The steroid injections were not superior to laser with respect to increasing the chance of improved vision and decreasing the chance of vision loss, the primary objective of a study reported in 2008. "However, there was evidence that steroids can affect the pathways that lead to the development of new blood vessels on the surface of the retina in diabetes, a secondary objective of the study" says Bressler. "Controlling blood glucose levels can help prevent the development of retinopathy and laser treatments can reduce the risk of vision loss, but the identification of other treatments remains important."

Bressler and colleagues, in the Diabetic Retinopathy Clinical Research (DRCR) Network, discovered that after two years, retinopathy had progressed in 31 percent of 330 eyes treated with laser treatment, 29 percent of 256 eyes treated with 1-milligram doses of triamcinolone acetonide, and 21 percent of 254 eyes treated with 4-milligram doses. The differences appeared to be sustained at three years, even though most eyes in the triamcinolone groups did not receive injections every four months during the second year and less than half received any injections in the third year because there no longer was macular edema, or less commonly, because side effects from the injections precluded applying additional steroids when following the study's treatment protocol.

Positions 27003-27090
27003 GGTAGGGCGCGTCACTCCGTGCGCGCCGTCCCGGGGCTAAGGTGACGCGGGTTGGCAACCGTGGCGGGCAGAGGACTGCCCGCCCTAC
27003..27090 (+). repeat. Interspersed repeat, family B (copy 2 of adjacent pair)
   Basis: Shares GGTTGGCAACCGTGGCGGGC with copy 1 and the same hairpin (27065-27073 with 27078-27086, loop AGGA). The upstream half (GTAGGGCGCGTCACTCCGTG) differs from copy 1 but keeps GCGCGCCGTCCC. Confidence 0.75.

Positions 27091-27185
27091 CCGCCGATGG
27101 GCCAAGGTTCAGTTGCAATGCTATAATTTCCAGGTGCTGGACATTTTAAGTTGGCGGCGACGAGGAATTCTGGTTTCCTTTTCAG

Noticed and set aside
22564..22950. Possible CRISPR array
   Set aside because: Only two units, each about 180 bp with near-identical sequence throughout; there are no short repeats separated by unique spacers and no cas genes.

Bressler says the study suggests that corticosteroids interfere with the creation of new blood vessels by reducing the production of compounds that spur their growth and cautions that steroids are also associated with other eye diseases. "Researchers now need to find ways of using the steroid effect on these blood vessels for treatment, but, not at the expense of causing glaucoma and the side effects of cataract formation or worsening of cataracts which could lead to the need for a patient to undergo cataract surgery."
-end-
Other investigators who authored the study for the Diabetic Retinopathy Clinical Research Network include Allison R. Edwards, M.S., Roy W. Beck, M.D., Ph.D., Christina J. Flaxel, M.D., Adam R. Glassman, M.S., Michael S. Ip, M.D., Craig Kollman, Ph.D., Baruch D. Kuppermann, M.D., and Thomas W. Stone, M.D.

The study was supported through a cooperative agreement from the National Eye Institute and the National Institute of Diabetes and Digestive and Kidney Diseases of the National Institutes of Health, part of the Department of Health and Human Services. Allergan Inc. provided the preservative-free triamcinolone acetonide and topical antibiotics as requested by the DRCR Network and unrestricted funds to the DRCR Network. Following the Network's Industry Collaboration Guidelines to maintain academic integrity, the DRCR Network had complete control over the design of the protocol, ownership of the data and all editorial content of presentation and publications related to the protocol.

On the Web:

Wilmer Eye Institute
http://www.hopkinsmedicine.org/wilmer/

DRCR Network
http://public.drcr.net/ViewPage.aspx?PageName=Home

National Eye Institute
http://www.nei.nih.gov/

Johns Hopkins Medicine